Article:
Company to try to recreate a species of mammoth that went extinct 4,000 years ago

Company to try to recreate a species of mammoth that went extinct 4,000 years ago

The American company Colossal, which launched this Monday (13), has a challenge to make woolly mammothExtinct 4,000 years ago, set foot again on Arctic land. The company will use genetic manipulation techniques to carry out the extinction of the species.

“Colossal will launch a practical and effective de-extinction model and will be the first to apply advanced genetic modification techniques to reintroduce woolly mammoths into the Arctic tundra,” the company said.

The concept of extinction, creating an animal similar to an extinct species through genetics, is not unanimous among the scientific community. Some researchers doubt its feasibility or worry about the risks of its application.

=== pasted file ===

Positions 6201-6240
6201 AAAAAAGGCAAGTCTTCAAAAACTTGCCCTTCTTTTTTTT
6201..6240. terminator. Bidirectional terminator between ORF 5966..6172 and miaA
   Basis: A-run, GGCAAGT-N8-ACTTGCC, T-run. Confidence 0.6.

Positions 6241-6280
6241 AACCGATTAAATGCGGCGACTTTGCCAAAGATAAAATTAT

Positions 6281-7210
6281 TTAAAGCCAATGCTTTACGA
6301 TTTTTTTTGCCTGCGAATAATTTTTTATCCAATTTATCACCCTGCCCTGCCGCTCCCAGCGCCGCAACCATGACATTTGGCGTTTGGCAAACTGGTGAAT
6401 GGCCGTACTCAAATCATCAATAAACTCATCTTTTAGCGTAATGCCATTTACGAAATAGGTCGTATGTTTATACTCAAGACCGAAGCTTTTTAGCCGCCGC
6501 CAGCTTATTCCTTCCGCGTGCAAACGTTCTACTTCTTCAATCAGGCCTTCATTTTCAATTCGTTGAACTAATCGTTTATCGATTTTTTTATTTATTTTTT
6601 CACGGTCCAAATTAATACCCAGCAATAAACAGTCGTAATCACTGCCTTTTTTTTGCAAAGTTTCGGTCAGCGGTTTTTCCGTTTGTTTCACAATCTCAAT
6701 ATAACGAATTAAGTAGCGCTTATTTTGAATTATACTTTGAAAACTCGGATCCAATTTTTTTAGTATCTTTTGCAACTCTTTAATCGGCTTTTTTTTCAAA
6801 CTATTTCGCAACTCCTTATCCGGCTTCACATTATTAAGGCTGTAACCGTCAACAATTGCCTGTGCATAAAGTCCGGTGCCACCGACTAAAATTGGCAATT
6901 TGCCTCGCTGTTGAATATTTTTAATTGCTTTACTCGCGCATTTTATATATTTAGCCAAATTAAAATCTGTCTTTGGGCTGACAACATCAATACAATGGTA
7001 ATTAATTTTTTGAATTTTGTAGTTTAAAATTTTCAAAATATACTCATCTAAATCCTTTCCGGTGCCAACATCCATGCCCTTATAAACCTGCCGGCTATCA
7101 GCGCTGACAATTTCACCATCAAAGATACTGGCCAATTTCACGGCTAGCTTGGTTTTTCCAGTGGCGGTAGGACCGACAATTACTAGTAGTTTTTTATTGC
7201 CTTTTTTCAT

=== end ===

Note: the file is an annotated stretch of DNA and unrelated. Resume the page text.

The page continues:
Created by businessman Ben Lam and geneticist George Church, Colossal will attempt to insert DNA sequences from woolly mammoths (obtained from remains preserved in Siberian soil) into the genome of Asian elephants to create a hybrid species. The company said on its website that the DNA of the Asian elephant and the woolly mammoth is 99.6% identical.

Colossal predicts that the creation of these hybrid pachyderms and their reintroduction in the tundra will make it possible to “restore endangered ecosystems, which could help prevent or reverse the effects of climate change.”

The modified woolly mammoth could “give new life to Arctic grasslands,” which, according to the company, captures carbon dioxide and eliminates methane, two greenhouse gases.

The biotech company was able to raise $15 million in private funding to achieve its goal, something experts welcomed with skepticism.

“Many problems will arise from this process,” biologist Beth Shapiro estimated from the New York Times. “This is not an extinction. There will never be mammoths on Earth again. If it works, it will be a chimerical elephant, a completely new, synthetic and genetically modified organism,” at the Natural History Museum in London Tory Herridge, a biologist and paleontologist, tweeted.

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